The future of publishing: Challenges, tools, and trends – with Vahe Arabian17 Jul 2023
Vahe Arabian, founder of State of Digital Publishing, shares thoughts about trends in the media industry.
Written by Joanna Kocik, content specialist at Autentika
Vahe Arabian from the State of Digital Publishing shares answers to key questions about the condition of digital media and trends that will shape the future of publishing.
Vahe Arabian is a founder of State of Digital Publishing – a global platform that began conceptualising in Sydney in 2017. The platform’s inception was driven by a vision to assist publishers severely impacted by the Facebook algorithm changes. Understanding the need for diversification, State of Digital Publishing set out to provide publishers with valuable insights and strategies to grow their audiences and monetise their content. Although initially not part of the publishing space, SODP has successfully carved a niche by offering SEO services tailored specifically for publishers.
The SODP aims to provide publishers with up-to-date information on publishing technology and emerging media trends. The team is building a thriving community through its Slack channel, where professionals from various disciplines collaborate, share knowledge, and tackle daily challenges together.
Vahe has agreed to talk to Autentika about the most important trends shaping the digital media landscape and predictions about the future.
Vahe Arabian, founder of State of Digital Publishing
Joanna Kocik, Autentika: What do you think is the most significant trend in digital publishing? Where is the hype, and what media experts are talking about today?
Vahe Arabian, State of Digital Publishing: I believe it's not a surprise that much of the conversation in digital publishing stems from the growing prominence of generative AI. It has become increasingly commercial and mainstream, although ethical boundaries and genuine applications still need to be understood, as some of the expectations for AI have not yet been realised.
Generative AI provides an opportunity to shift the approach to content by adding more human and perspective-focused content. A significant amount of available content has been repeatedly recycled, something search engines are trying to combat by incorporating tools that prioritise experience and trust.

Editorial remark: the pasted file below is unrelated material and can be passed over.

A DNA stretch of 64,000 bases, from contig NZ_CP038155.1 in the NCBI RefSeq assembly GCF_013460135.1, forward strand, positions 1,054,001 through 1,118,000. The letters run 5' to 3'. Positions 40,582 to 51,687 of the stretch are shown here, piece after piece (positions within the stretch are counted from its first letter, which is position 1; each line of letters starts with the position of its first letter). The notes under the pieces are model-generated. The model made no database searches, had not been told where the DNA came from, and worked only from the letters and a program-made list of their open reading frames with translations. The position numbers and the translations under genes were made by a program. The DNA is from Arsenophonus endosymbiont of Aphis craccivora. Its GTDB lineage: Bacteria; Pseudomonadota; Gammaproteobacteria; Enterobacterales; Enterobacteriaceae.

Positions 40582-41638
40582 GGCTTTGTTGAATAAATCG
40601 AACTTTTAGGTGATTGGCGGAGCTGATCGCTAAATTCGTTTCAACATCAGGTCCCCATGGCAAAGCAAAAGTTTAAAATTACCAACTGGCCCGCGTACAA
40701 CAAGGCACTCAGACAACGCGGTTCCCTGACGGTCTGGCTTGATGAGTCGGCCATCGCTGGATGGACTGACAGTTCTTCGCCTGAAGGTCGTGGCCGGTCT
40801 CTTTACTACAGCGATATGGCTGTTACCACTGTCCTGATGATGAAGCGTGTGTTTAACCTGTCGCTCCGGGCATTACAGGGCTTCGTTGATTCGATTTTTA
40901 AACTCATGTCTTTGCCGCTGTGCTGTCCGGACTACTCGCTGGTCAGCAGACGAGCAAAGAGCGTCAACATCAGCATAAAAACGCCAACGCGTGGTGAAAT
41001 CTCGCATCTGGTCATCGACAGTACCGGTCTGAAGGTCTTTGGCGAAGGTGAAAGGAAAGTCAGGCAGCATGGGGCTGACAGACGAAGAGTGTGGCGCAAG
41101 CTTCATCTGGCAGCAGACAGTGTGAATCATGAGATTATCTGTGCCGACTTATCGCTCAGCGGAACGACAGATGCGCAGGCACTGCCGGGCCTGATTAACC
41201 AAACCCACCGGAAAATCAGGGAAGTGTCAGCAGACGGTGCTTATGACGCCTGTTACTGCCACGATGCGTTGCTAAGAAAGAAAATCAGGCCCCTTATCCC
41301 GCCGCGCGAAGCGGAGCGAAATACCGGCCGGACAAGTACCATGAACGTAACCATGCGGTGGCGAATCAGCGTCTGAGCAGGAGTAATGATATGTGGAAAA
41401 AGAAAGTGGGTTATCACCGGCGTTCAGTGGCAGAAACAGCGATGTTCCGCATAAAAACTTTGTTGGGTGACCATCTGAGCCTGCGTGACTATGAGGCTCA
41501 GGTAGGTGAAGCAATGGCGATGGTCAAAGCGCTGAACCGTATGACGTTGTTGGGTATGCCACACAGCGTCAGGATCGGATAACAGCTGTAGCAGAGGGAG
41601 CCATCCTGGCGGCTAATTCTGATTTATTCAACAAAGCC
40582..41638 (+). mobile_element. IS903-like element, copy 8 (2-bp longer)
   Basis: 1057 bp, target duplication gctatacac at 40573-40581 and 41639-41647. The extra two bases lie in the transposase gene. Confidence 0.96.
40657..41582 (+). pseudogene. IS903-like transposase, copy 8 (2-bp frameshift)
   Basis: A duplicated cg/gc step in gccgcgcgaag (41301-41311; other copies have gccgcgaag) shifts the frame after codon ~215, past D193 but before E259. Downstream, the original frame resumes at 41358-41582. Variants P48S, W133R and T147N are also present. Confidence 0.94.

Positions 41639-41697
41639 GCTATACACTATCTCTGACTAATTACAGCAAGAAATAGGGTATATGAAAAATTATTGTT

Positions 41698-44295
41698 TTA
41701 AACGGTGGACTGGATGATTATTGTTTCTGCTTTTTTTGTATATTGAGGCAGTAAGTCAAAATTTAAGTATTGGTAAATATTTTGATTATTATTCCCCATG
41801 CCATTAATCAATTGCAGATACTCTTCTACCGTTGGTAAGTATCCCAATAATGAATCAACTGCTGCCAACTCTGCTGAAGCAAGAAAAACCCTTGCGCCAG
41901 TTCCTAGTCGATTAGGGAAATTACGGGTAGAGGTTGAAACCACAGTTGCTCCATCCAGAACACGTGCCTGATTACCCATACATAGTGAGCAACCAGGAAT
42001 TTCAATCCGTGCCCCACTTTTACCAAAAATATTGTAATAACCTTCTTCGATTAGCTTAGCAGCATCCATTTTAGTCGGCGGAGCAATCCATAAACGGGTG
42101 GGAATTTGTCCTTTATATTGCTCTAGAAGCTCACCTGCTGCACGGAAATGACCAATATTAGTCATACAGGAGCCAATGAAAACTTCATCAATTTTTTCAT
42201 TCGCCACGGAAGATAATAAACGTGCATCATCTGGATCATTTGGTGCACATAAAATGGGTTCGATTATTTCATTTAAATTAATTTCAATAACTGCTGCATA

In addition, I believe we should recognise the untapped potential of video content, which is gaining momentum in personalisation and monetisation. In 2017, some publishers literally shifted their business model to focus on short-form video; they became short-form video-only companies – and failed. But since then, video content has been deeply integrated into our daily lives, and TikTok has made it mainstream. Video is definitely a more viable channel for growth and engagement today. However, it should be part of a diversified reader revenue strategy rather than a main revenue model.
Watching videos is still one of our top online activities (source: Digital 2023 Deep-Dive: Trends in Online Video Preferences by Data Reportal, January 2023)
Some newsrooms see AI as a valuable tool for streamlining work processes and improving efficiency, while others have concerns about accuracy, fake news, and copyright. Smaller newsrooms have already used AI to generate data-based content and achieved impressive results, even competing with larger media outlets in terms of SEO ranking. How do you envision generative AI influencing the future of content creation and journalism?
When discussing the use of generative AI in content generation, we need to put it in context. Data and automation have been applied in content creation for a long time, particularly in weather reports and sports recaps, where information is often regurgitated from databases. This approach has allowed larger media outlets to attract traffic.
However, the parameters for AI applications are still being defined, and ethical considerations are at play. Google, for instance, emphasises the impact on people's lives, with specific content falling within acceptable boundaries (e.g., general weather recaps). On the other hand, content that could spread false news or negatively affect someone's well-being will likely be scrutinised. Publishers have the potential to compete with larger outlets using generative AI, but we must wait to see how the parameters are set. It's crucial to strive for the best practices in content creation while considering the ethical implications.
It is also providing a paradigm shift in delivering efficiencies to scale, but since it is early days, the conversation still leans towards concerns about accuracy and copyright. Watch this space.
As an expert in SEO automation tools and strategies for publishers, how do you anticipate integrating AI-generated answers into Google's search pattern will impact SEO strategies for digital media?